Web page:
The R group of the above organic oxides can be any suitable organic radical, including alkyl and aryl. In one example of practice, R can be an alkyl group, so that the above starting materials are alkoxides. Thus, R can be an alkyl group ranging broadly from 1 to 30 carbon atoms, preferably from 3 to 6 carbon atoms. Hence, most desirably, the starting material is a propoxide or a butoxide of aluminum, titanium, or zirconium, e.g. the alkoxides Ti(O--nC4 H9)4, Al(O--sC4 H9)3 and Zr(O--nC3 H7)4. R can be other alkyl groups, either saturated or unsaturated, and polyfunctional groups such as glycol and acetyl acetonate groups, and the various R groups can have functional substituents such as --OH, --NH2 and halogen such as Cl groups. Due to their availability and special stabilities in certain circumstances, the partially substituted acetyl acetonates have particular utility in this polymerization reaction.
R can also include aryl groups such as phenyl, phenyl alkyl such as tolyl, and naphthyl, and aryl groups containing various substituents such as hydroxyl, amino and halogen, e.g. chlorine.
However, R groups which exceedingly readily detach from the metallo-organic during the reaction may be unsuitable, e.g. the t-butyl groups as disclosed in the above noted Bradley et al article.
The reaction is carried out by heating under reflux single or mixed organic metal oxides of the types defined above, such as alkoxides. In the case of the preferred propoxides or butoxides of aluminum, titanium or zirconium, these are in the form of liquids. The latter reactants are refluxed in dry inert atmosphere, e.g. nitrogen or argon, at up to about 300° C. A mixture, primarily of alkenes and alcohols, together with traces of aldehydes, corresponding to the original R group, is permitted to be evolved during the reaction. This is based on infra-red analysis, nuclear magnetic resonance and boiling point data. The liquid in the reaction vessel becomes progressively more viscous as the reaction proceeds, and with sufficient release of the distillate, may solidify to a glass or amorphous powder. If the reaction is stopped before solidification and cooled, a glassy, resinous solid may result. It is observed that the viscous liquids at about 300° C. persist up to about the half way stage of transformation of the alkoxide to the oxide polymer.
The novel oxy-alkoxy polymers produced in the invention process have a general schematic structure containing the structural unit type ##STR1## where R is an organic radical, e.g. having the values noted above, such as alkyl or aryl, particularly alkyl, e.g. propyl or butyl, and M is an element selected from the group consisting of Al, Ti, Zr, Mg, Be, Na, K, Li, RE (Rare earth), Y, Si and B. Preferably, M is a metal selected from the group consisting of Al, Ti and Zr. The preferred polymers accordingly are the oxy-alkoxy polymers of Al, Ti or Zr.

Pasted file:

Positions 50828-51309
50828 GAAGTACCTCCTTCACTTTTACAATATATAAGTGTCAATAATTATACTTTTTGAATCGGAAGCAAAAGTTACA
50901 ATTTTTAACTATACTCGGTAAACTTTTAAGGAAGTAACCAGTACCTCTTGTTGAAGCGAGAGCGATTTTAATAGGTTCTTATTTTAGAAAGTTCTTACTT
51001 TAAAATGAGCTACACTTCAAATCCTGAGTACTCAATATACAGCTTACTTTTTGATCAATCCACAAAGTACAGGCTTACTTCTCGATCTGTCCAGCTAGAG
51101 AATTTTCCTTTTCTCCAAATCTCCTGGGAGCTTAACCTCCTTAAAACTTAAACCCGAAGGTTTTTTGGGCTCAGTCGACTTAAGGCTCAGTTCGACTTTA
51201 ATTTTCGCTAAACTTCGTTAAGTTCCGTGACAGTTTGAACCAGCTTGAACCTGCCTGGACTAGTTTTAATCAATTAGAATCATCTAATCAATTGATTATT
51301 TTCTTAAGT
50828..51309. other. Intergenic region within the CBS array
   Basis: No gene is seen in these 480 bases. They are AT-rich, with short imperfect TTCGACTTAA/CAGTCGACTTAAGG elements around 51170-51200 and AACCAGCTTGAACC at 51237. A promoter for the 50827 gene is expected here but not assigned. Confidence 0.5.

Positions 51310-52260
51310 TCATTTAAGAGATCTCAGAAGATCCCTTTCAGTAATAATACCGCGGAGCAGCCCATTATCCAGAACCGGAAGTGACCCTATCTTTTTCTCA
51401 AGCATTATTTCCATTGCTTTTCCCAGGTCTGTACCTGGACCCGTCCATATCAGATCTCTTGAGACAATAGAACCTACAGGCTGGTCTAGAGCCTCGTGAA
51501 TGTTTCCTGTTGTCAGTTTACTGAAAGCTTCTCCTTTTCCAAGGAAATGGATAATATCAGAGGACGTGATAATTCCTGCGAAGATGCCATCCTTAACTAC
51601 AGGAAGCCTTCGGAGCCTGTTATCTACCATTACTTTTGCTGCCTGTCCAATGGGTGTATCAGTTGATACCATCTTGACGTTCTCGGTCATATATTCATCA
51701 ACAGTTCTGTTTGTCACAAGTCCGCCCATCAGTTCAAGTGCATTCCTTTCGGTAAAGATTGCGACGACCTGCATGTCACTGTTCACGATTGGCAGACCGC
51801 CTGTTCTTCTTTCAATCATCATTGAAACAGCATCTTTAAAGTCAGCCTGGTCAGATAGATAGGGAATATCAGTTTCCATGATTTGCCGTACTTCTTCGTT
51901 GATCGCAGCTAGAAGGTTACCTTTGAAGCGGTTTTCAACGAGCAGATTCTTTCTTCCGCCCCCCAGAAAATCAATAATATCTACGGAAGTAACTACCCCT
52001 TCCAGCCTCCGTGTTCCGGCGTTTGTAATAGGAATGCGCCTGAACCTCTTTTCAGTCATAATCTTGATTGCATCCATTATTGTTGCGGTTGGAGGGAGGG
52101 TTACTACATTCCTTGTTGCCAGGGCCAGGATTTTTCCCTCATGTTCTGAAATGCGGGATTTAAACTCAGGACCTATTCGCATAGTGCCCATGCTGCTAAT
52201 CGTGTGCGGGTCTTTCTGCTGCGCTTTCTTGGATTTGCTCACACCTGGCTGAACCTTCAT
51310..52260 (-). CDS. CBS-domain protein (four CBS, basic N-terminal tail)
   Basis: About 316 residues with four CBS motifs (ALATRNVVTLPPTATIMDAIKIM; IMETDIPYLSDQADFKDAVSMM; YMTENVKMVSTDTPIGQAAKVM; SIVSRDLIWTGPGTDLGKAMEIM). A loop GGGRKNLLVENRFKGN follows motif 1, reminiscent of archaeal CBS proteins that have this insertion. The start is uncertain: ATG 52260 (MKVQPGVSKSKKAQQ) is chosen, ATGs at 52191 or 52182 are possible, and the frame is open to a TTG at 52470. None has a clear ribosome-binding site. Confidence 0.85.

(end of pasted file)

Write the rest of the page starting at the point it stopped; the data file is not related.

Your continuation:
It should be noted that unlike carbon, whose valence of 4 is almost always accompanied by a coordination of 4 in polymers, it is recognized that for metal-oxygen linkages, the coordination to oxygen may be higher than the valence, e.g. aluminum commonly will have a coordination of 6 and Zr, 8.
In studies to date, no change of the R group, e.g. no degradation or isomerization thereof, during the polymerization reaction has been observed by NMR (nuclear resonance techniques). In some cases, however, such changes may occur, and may sometimes be advantageous.
Since the oxy-metallo-organic polymers, particularly the oxy-metallo alkoxy polymers, produced according to the invention process, e.g. in the liquid or glassy or amorphous powder form, are already about half way to formation of oxides, they can serve as intermediates for oxide matrices for ceramic composites, which can be produced by hot or cold pressing, or hot isostatic pressing, followed by sintering, and by other methods well known in the ceramics art. A further potential use of the invention polymer would be as an extrusion aid polymer in the production of bars, tubes, and the like, of oxides, replacing the purely organic polymers presently employed. Further, fibers, films and spherical particles can be made, both from the molten polymers, and from organic solutions thereof.
It will be noted that addition of minor modifying elements can be made to the metallo-organic starting material to control the finished ceramic morphology such as strength and toughness or for grain growth control or for specialized aliovalent doping effects for electronic applications as is presently conventionally done in ceramic technology. For example, the addition of Y as a minor element to Zr as the metal of the metallo-organic compound, for transformation toughening, or the addition of Mg as a minor element to Al as the metal of the metallo-organic compound for grain growth inhibition. Such minor elements are generally employed in small amounts, e.g. 0.1 to 10% by weight of the metallo-organic compound.
The following are examples of practice of the invention.
Al(O--sC4 H9)3 is stirred and heated slowly in a pyrex flask under argon gas to about 300° C. over a period of about 4 hours. A reflux condenser drips the unreacted alkoxide back into the flask but allows alkenes and alcohols to distill off at about 50°-150° C.